The company can set a competitive advantage based on cost or differentiation.
The differentiation strategy focuses on developing brand loyalty by offering premium products. The company can find different ways to develop differentiation leadership, such as- by focusing on the reliability, durability, benefits and distinctive features of products, by developing strong brand recognition and by increasing expenditure on marketing efforts like celebrity endorsements and sponsorships etc. Gucci can set achieve competitive advantage by adopting product, service, quality, image, people or innovation differentiation.
Following the model shows how Gucci can develop an effective Marketing Strategy by evaluating its resources and capabilities, identifying distinctive competencies and leveraging those competencies by adopting either cost or differentiation orientation:
Gucci should continuously evaluate its product line by assessing their growth potential and share in the market. The products can be classified into the following categories:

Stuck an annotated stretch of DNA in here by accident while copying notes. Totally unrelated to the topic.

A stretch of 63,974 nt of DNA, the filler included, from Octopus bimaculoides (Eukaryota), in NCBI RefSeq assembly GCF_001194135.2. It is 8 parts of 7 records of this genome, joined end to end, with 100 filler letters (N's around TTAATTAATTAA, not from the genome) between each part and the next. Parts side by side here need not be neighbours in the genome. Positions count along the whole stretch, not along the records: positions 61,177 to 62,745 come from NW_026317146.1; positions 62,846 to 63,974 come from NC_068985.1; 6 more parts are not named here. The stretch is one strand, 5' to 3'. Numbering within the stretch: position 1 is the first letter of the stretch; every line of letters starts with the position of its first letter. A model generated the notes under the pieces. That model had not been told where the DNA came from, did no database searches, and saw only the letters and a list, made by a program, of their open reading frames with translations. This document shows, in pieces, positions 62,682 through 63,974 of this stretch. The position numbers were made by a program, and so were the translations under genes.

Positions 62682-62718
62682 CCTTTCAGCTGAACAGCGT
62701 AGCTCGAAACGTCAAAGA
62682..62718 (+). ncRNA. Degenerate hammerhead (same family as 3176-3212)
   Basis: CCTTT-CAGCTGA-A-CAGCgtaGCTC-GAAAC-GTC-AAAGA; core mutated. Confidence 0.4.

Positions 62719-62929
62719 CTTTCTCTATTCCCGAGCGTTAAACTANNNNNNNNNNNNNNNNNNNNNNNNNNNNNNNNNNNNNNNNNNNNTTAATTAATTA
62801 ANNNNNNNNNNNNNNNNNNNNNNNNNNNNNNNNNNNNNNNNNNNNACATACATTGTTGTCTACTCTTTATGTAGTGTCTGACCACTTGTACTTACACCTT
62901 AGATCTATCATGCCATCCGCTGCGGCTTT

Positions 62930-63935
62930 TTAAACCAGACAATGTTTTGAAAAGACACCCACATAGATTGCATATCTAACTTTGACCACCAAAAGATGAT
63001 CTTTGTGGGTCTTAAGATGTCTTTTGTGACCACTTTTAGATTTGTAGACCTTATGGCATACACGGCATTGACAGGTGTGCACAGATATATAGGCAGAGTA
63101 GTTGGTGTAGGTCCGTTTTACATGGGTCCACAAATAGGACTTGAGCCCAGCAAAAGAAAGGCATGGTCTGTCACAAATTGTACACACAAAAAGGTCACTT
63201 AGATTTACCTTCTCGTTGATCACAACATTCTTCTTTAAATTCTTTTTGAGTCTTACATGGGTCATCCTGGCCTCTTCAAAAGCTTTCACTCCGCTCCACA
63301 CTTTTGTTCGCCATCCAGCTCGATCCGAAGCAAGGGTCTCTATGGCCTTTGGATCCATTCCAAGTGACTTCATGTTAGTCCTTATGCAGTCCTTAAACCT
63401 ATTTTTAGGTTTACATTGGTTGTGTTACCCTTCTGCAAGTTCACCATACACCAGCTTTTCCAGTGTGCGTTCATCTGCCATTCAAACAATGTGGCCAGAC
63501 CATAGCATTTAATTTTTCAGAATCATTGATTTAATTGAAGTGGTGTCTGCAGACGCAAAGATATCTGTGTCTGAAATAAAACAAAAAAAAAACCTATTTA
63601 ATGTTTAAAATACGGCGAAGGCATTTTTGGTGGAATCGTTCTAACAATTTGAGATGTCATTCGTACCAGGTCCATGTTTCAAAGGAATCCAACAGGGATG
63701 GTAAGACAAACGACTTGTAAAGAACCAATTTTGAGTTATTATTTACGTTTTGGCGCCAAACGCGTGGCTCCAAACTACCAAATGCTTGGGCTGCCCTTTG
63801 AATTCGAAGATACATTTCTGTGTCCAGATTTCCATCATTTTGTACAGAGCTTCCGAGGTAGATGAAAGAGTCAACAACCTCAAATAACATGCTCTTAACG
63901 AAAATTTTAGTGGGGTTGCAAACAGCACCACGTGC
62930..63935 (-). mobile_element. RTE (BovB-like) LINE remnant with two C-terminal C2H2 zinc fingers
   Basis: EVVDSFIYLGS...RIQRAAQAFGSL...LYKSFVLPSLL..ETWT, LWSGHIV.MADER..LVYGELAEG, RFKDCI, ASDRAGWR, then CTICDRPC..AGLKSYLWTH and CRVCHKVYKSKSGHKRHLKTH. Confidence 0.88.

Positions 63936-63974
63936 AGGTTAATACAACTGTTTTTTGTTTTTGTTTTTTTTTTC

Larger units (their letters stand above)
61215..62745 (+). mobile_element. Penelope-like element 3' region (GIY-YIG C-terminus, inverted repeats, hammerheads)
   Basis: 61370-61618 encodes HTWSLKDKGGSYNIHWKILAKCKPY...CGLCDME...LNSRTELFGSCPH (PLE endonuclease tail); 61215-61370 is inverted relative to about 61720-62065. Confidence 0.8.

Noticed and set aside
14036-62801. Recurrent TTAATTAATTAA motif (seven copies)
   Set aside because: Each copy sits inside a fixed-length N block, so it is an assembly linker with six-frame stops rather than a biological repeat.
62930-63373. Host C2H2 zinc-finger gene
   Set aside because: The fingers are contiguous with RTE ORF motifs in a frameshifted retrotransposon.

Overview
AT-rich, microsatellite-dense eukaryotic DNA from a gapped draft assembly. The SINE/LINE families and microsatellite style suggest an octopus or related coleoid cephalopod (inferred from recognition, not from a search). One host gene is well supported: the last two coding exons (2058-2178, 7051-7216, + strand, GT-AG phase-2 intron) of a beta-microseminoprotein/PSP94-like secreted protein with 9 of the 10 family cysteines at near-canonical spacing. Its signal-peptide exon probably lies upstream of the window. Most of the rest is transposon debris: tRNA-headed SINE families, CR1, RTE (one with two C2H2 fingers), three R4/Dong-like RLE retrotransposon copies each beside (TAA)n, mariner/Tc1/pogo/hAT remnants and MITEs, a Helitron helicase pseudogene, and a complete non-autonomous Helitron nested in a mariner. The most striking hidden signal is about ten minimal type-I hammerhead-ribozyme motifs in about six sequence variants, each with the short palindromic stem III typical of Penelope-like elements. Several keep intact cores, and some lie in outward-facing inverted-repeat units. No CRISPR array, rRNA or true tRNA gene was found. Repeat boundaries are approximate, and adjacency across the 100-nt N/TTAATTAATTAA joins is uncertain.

The high number of stars and cash cows will indicate good performance, whereas, a high number of question marks and dogs will be a cause of concern for Gucci. The product classification is necessary for evaluating the success of the Marketing Strategy of Gucci.
Brand equity reflects the overall value of the brand. The customers' experiences and perceptions determine the brand value. Positive perceptions reflect the high brand value and positive brand equity, while negative perceptions reflect the low brand value and negative brand equity. Gucci should continuously evaluate its brand equity to ensure the long-term survival in an increasingly complex and competitive customer market. It can be done by evaluating the following brand equity components:
Brand awareness provides the basis for brand equity development process. High brand awareness shows that the customers know that the Gucci brand exists and can recall the important brand-related information. The company can measure brand awareness by conducting brand recall surveys. The high brand awareness acts as an anchor to other associations. It increases brand visibility that can help Gucci gain consideration in the competitive market.